The consequences are severe and tangible.  The report finds the lack of social protection leaves people vulnerable to illness, poverty, inequality and social exclusion.  The ILO regards the situation as a significant obstacle to economic growth and social development.

Ryder tells VOA governments would benefit from considering social protection as an investment in their populations.

“Social protection is a human right and we should be pursuing it because it is a human right,” Ryder said. “But, also, I think there is a great deal of evidence to demonstrate that when social protection systems are in place and where they function well and one can think of the whole cycle of protection from kids right through to old age, then you reap economic benefits from it.” 

The report says the lack of social protection is most acute in Africa, Asia, and the Arab States.  It recommends those regions increase their public expenditure to at least guarantee basic social security coverage to all their people.

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Eurozone Recovery Fueling Jobs But Wages, Prices Lag

The buoyant economic recovery across the 19-country eurozone has pushed unemployment down to its lowest level in nearly nine years but has yet to translate to a sustained pick-up in wages and prices, official figures indicated Thursday.


Eurostat, the European Union’s statistics agency, said the jobless rate fell to 8.8 percent in October, from 8.9 percent the previous month. That’s the lowest since January 2009, when the region, like the world economy, was reeling from the global financial crisis and the ensuing deep recession.


Across the region, there were 14.34 million people out of work, down 1.5 million in the past year. That’s clear evidence that the economic recovery, which has gathered momentum during 2017, has invigorated the jobs market, especially in some of those countries that saw the biggest spikes in unemployment after the financial crisis. That’s especially true in Spain, which for much of the past few years lumbered under the weight of an unemployment rate of around 25 percent. Now, following strong growth, unemployment has fallen to 16.7 percent.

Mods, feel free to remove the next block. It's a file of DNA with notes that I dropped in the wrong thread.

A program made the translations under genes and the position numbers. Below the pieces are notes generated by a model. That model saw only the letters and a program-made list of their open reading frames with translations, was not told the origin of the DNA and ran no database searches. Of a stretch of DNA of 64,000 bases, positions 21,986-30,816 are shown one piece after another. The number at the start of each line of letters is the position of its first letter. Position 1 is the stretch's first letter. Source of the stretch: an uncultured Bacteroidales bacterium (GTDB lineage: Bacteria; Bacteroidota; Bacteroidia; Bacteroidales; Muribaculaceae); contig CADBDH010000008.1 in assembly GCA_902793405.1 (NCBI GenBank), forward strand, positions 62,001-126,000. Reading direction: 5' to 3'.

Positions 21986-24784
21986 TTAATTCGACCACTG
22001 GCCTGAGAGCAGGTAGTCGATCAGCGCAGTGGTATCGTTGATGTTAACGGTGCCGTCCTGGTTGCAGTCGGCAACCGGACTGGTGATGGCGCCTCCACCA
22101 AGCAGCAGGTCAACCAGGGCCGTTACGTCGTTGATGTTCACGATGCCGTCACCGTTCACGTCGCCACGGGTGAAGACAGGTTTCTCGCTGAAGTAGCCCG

Though the eurozone is growing strongly, inflation is still a way short of the European Central Bank’s goal of just below 2 percent, a level it considers healthiest for the economy.


Eurostat said its headline measure of consumer price inflation rose to 1.5 percent in November, largely because of higher energy prices. While up from October’s 1.4 percent, it was below expectations in markets for a rise to 1.6 percent and indicates that underlying inflation pressures largely related to wages remain modest despite falling unemployment. The core rate of inflation, which strips out volatile items like food, energy, alcohol and tobacco, was stuck at 0.9 percent in November – again below expectations of a rise to 1 percent.


ECB President Mario Draghi has said there are a number of reasons why wages are not rising strongly, including the possibility that after years of low interest rates and weak inflation, wage negotiators may have been focused more on keeping jobs than on securing higher pay. He said these kinds of factors are likely to be “transitory” and that the recent “remarkable” increases in employment should start to show in a rise in nominal wages. With spare capacity in the economy diminishing, the hope is that a pick-up in wages that can support consumer demand and give inflation a boost.

Over the past few years, the ECB has enacted a series of stimulus measures, including cutting its main interest rate to zero, in the hope of getting inflation back up to target. Recently it eased up on its bond-buying stimulus program, which aims to keep market interest rates low, amid mounting evidence of economic growth.